UNDRR / ISC Sendai Hazard Definition and Classification Review
In 2015 three UN Landmark Agreements were adopted: the Sendai Framework for Disaster Risk Reduction 2015 – 2030 (UNDRR 2015a), the Sustainable Development Goals (SDGs) (UN 2015), and the Paris Agreement on Climate Change (UNFCCC 2015). All three highlighted the importance to ‘monitor and review implementation’ calling for ‘a data revolution, rigorous accountability mechanisms and renewed global partnerships’ (UN, 2015).The Sendai Framework broadened the scope of hazards to be considered to natural and man-made (now termed as human-induced) hazards and related biological, technological and environmental risks (Sendai para 15) and called for inclusion of an all hazard approach in Priority 1 – Understanding risk.
To strengthen technical and scientific capacity to capitalize on and consolidate existing knowledge and to develop and apply methodologies and models to assess disaster risks, vulnerabilities and exposure to all hazards; (paragraph 24 j)
In the report of the Open-ended Intergovernmental Expert Working Group on indicators and terminology relating to disaster risk reduction, which was adopted by the UN General Assembly in 2017, a hazard is defined as: A process, phenomenon or human activity that may cause loss of life, injury or other health impacts, property damage, social and economic disruption or environmental degradation (UNGA 2017)
The need for greater consistency in hazard terminology was highlighted by multiple international bodies and reports and whilst there are several hazard definition lists existing or in development in different sectors; there is currently no technical comprehensive overview of all hazards available which would provide a description of all hazards comprised under the Sendai Framework.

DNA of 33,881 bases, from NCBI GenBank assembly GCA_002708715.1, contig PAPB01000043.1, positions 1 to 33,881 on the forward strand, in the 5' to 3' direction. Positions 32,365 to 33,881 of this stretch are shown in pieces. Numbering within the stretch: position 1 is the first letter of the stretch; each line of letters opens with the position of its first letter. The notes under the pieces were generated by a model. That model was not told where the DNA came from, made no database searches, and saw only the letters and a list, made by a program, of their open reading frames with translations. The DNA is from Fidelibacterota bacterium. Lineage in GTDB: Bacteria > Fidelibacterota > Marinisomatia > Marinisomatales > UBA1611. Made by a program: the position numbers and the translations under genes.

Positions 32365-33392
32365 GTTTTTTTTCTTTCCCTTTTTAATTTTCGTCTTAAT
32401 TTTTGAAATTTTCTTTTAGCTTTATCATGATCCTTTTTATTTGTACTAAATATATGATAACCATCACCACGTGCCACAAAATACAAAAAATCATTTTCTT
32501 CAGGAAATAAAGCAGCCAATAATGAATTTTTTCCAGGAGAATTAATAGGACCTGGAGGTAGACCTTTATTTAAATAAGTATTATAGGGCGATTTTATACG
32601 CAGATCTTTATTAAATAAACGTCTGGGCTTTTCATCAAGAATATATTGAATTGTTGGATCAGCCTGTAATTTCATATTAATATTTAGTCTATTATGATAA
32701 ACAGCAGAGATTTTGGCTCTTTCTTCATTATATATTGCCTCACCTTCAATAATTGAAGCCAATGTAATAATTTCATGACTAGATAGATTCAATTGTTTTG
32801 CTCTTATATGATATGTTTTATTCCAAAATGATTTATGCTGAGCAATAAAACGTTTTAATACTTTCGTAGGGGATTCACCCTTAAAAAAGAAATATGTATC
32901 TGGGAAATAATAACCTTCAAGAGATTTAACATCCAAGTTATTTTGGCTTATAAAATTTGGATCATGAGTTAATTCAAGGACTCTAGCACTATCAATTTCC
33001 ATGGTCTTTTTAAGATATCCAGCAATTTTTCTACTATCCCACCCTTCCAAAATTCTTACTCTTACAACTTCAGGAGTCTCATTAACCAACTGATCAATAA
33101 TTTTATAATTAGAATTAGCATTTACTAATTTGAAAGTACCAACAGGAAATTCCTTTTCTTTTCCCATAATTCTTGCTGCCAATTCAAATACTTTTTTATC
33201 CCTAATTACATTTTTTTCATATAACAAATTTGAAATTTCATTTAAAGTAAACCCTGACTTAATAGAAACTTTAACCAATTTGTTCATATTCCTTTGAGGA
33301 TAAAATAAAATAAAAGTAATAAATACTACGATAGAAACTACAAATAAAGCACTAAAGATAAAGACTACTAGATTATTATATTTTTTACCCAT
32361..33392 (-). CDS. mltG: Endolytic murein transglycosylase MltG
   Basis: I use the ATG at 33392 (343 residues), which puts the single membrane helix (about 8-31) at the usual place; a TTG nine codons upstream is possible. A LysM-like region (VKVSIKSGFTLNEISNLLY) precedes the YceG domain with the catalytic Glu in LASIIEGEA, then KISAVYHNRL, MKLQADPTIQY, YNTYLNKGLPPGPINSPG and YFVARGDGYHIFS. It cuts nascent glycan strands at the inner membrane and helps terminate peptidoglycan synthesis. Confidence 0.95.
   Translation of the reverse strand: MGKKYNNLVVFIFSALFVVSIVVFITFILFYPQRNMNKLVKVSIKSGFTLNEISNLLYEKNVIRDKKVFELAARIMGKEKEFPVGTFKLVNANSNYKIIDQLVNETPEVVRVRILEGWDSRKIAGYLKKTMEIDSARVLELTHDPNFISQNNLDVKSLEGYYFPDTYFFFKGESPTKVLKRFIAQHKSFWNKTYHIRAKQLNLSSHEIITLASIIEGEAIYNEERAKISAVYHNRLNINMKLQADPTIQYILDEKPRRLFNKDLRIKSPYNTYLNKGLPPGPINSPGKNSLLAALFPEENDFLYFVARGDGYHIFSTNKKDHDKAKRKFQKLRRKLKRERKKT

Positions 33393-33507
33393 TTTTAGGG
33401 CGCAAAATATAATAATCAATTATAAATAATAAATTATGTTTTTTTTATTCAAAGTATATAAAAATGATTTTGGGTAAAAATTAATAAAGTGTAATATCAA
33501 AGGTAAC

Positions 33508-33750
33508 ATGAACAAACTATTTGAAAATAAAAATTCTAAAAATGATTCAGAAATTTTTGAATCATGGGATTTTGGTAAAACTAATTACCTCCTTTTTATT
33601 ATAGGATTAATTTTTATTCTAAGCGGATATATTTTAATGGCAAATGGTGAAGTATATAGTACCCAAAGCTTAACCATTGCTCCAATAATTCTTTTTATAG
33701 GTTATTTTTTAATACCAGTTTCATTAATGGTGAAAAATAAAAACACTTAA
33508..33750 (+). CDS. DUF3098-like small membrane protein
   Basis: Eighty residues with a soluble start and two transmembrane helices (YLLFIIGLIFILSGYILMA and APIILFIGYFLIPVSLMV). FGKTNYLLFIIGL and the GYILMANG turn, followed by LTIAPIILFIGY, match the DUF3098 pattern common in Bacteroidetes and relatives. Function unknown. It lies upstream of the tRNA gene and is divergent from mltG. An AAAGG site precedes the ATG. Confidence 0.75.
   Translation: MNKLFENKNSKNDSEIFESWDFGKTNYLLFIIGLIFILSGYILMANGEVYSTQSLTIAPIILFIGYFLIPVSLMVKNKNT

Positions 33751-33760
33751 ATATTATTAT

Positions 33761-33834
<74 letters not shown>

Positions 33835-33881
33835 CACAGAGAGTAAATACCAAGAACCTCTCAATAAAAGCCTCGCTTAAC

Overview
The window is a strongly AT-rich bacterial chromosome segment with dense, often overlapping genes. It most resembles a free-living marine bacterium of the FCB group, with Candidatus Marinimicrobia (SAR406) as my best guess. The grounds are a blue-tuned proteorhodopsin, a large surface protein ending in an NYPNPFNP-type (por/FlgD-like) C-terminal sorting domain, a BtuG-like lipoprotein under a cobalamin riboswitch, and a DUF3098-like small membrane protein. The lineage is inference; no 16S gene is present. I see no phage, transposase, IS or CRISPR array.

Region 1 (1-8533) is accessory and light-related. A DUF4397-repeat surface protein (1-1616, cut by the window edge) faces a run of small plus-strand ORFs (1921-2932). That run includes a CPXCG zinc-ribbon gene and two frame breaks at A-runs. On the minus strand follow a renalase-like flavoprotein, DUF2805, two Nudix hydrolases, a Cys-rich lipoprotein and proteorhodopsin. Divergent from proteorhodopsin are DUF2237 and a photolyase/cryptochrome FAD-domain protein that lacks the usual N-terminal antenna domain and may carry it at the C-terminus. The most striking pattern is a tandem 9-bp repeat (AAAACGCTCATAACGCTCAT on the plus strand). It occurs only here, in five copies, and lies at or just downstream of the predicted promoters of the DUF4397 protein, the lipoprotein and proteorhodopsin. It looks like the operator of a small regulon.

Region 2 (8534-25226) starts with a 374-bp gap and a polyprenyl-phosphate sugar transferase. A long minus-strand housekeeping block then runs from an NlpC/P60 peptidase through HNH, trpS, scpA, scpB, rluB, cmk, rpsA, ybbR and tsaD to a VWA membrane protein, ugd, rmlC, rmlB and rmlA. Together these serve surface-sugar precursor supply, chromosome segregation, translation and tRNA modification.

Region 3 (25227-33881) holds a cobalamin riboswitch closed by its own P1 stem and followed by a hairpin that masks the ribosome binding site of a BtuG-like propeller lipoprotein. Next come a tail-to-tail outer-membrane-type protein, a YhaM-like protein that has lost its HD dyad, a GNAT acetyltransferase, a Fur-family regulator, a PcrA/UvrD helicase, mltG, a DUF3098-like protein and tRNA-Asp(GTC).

In 2019, the United Nations Office for Disaster Risk Reduction (UNDRR) and the International Science Council (ISC) jointly established a technical working group (TWG) to identify the full scope of hazards relevant to the Sendai Framework and the scientific definitions of these hazards.
Extensive work was undertaken to determine those hazards that should be included or excluded in the all hazard list. Taking the UNGA definition of a hazard it was agreed that there was a need to ‘operationalise’ the hazard criteria by adding criteria for
- inclusion if the hazard has an impact on the functioning of a community
- inclusion if there are proactive and reactive measures are available
- inclusion if the hazard has measurable spatial and temporal components and
- exclusion of complex hazards where a single or limited set of causes cannot be identified
Using the UNGA definition of hazards, hazards were grouped by type and are biological, environmental, geological or geophysical, hydrometeorological and technological hazards. Overall the types reflected the categorisations of hazards encompassed by the Sendai Framework, with the addition of chemical, extraterrestrial and societal hazards. Yet, although the inclusion of societal and extraterrestrial hazards reflects the gaps found in previous documents, many chemical hazards listed correspond with the definition of technological or environmental hazards according to the UNGA report. On further iteration with hazard criteria developed above, a total of 317 hazards were included in the list.
Hazard Information Profiles (HIPs) were developed for each hazard using wherever available a definition agreed by the relevant UN organisation or scientific organisation that has been adopted by UN member states via conventions or agreements. Each HIP also briefly adds relevant scientific descriptions, metrics, where available, and describes drivers, outcomes and risk management measures. Finally, the HIPs identify the Coordinating Agency or Organisation that lead on the hazards and their risk management, mostly identified at UN agency levels. As a result of this work it was recommended that the hazard list be reviewed particularly by the proposed end users reflecting the needs of those involved in in disaster risk reduction, emergency management, climate change, and sustainable development; and it will be important to maintain the development of the HIPs, including the hazard definition and any additional scientific description. Risk by nature is dynamic – hazard definitions and terminologies have to adapt to such a reality.
Organizer: Public Health England, United Nations Office for Disaster Risk Reduction (UNDRR) and International Science Council (ISC)
Partner Organizations: United Nations Office for Disaster Risk Reduction (UNDRR) and International Science Council (ISC)